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bandoleer

[ban-dl-eer] /ˌbæn dlˈɪər/
noun
1.
a broad belt worn over the shoulder by soldiers and having a number of small loops or pockets, for holding a cartridge or cartridges.
Also, bandolier.
Origin
1570-1580
1570-80; earlier bandollier < Middle French bandoulliere < Catalan bandolera, feminine derivative of bandoler member of a band of men (bandol (< Spanish bando band1) + -er < Latin -ārius -ary; cf. -eer)
Related forms
bandoleered, bandoliered, adjective
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Based on the Random House Dictionary, © Random House, Inc. 2014.
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Examples from the web for bandolier
  • He wears a fur pipe bandolier, metal armbands, and bead necklaces.
British Dictionary definitions for bandolier

bandolier

/ˌbændəˈlɪə/
noun
1.
a soldier's broad shoulder belt having small pockets or loops for cartridges
Word Origin
C16: from Old French bandouliere, from Old Spanish bandolera, bandolero guerrilla, from Catalan bandoler, from bandol band, from Spanish bando; see band1
Collins English Dictionary - Complete & Unabridged 2012 Digital Edition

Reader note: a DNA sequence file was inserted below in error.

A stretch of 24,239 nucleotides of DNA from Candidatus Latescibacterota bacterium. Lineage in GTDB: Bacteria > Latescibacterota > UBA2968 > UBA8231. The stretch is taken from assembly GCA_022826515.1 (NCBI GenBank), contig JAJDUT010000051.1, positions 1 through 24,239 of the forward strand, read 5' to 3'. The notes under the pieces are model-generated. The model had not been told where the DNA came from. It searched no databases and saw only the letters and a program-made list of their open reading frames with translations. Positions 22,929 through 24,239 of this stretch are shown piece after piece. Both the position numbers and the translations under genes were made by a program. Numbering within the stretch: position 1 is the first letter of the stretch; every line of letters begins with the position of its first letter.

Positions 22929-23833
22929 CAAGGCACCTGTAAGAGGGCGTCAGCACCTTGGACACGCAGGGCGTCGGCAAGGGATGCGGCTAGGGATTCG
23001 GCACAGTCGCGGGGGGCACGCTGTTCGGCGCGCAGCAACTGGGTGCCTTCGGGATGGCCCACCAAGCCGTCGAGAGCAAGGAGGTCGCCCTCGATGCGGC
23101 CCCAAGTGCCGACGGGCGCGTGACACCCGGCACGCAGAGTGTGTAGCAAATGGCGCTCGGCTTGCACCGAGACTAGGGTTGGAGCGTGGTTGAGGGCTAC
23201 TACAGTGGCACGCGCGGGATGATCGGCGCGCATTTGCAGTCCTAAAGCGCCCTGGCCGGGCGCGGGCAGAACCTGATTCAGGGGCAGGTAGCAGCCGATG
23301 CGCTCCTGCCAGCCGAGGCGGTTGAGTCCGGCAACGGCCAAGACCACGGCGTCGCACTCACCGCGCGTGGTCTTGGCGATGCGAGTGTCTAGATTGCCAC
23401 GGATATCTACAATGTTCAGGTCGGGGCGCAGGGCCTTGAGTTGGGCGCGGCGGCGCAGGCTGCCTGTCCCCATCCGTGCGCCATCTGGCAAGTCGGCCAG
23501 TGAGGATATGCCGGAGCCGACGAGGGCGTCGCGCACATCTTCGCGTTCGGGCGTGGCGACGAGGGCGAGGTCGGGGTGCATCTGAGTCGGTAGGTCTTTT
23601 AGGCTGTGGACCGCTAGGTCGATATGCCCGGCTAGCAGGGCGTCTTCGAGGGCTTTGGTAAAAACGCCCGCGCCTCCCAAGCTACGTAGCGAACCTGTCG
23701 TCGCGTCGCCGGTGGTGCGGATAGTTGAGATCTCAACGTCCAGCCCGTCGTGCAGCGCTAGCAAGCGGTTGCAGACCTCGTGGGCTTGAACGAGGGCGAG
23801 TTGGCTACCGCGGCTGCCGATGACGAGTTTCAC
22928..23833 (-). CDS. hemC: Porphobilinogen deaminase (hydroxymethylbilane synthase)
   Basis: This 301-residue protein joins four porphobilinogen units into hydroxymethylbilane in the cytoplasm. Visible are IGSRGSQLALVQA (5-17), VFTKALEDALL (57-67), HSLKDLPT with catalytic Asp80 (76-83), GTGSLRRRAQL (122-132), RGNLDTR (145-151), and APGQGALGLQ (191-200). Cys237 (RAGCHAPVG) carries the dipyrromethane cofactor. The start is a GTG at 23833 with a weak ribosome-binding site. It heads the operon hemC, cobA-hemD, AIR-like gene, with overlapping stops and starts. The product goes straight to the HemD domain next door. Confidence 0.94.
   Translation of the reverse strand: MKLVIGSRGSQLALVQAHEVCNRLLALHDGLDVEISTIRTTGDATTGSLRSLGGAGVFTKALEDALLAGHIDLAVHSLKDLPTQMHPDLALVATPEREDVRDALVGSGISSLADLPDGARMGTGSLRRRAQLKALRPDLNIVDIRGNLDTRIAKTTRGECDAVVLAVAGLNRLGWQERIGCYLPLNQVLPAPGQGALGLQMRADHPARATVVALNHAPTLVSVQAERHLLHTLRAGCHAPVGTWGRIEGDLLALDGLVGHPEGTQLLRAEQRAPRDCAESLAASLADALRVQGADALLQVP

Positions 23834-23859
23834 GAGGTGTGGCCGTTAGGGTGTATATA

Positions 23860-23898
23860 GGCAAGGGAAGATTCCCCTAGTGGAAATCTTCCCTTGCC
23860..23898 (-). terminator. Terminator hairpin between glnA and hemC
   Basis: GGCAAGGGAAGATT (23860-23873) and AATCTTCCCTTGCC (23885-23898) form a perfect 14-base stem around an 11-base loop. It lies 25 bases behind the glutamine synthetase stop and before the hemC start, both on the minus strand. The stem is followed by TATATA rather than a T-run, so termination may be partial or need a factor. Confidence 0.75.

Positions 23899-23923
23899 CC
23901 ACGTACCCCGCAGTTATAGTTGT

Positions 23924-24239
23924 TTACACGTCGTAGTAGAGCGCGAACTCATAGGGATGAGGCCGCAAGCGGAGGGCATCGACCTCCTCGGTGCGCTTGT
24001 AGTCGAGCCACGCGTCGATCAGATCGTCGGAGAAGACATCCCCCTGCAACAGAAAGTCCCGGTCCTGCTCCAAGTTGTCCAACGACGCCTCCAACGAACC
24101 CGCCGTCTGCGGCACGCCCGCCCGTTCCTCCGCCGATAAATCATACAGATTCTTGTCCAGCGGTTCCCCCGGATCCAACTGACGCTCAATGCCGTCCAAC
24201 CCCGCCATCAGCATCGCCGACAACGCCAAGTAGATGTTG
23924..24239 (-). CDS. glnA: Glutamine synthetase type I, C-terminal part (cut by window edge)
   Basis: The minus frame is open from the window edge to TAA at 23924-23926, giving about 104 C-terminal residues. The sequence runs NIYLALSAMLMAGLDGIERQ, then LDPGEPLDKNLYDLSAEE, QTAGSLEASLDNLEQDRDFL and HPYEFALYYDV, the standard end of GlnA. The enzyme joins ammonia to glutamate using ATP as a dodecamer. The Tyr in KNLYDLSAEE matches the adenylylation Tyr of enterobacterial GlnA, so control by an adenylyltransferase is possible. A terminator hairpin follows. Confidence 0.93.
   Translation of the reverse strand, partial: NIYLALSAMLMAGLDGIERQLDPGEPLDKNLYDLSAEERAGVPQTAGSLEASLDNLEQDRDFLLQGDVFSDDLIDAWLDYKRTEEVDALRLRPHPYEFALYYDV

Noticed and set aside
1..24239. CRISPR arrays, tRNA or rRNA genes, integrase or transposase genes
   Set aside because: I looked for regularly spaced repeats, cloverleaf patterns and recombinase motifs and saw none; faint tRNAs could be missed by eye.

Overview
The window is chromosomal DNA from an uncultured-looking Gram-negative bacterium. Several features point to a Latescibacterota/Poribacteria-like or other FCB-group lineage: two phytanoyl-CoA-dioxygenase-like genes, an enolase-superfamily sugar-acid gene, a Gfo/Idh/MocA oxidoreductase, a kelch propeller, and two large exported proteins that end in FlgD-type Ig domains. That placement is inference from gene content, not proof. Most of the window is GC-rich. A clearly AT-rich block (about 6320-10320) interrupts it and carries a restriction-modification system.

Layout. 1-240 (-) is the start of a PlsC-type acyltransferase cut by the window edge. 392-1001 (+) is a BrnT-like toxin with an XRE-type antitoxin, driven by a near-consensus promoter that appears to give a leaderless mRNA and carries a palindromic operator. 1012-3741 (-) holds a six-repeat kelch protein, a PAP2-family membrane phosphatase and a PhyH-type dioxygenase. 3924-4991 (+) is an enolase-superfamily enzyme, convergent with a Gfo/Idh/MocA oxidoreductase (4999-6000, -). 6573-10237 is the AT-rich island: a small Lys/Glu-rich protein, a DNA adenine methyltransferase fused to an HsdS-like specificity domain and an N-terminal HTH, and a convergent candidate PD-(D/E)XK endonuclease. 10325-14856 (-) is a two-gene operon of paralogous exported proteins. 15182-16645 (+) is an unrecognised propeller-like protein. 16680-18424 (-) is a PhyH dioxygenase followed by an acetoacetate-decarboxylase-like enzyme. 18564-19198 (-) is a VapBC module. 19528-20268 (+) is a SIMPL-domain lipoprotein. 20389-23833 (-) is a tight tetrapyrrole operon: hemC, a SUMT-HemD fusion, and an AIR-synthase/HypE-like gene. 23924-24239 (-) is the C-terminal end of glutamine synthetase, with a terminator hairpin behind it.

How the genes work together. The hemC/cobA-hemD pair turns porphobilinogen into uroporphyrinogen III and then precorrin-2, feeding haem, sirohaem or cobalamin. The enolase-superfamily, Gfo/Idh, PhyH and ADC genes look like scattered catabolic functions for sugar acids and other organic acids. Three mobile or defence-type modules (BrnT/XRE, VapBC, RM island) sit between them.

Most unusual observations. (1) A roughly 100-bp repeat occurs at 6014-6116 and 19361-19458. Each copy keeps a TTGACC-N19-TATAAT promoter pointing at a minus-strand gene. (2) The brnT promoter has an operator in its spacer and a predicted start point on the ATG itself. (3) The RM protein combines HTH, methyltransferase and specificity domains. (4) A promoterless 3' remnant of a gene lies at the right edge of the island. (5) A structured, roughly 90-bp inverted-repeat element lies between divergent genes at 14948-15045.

© William Collins Sons & Co. Ltd. 1979, 1986 © HarperCollins
Publishers 1998, 2000, 2003, 2005, 2006, 2007, 2009, 2012
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Word Origin and History for bandolier
n.

1570s, "shoulder belt (for a wallet)," from French bandouiliere (16c.), from Italian bandoliera or Spanish bandolera, from diminutive of banda "a scarf, sash," a Germanic loan-word related to Gothic bandwa (see band (n.2)). In some cases, directly from Spanish to English as bandoleer. Meaning "ammunition belt for a musket" is from 1590s; hence bandolero "highwayman, robber" (1832), from Spanish, literally "man who wears a bandoleer."

Online Etymology Dictionary, © 2010 Douglas Harper
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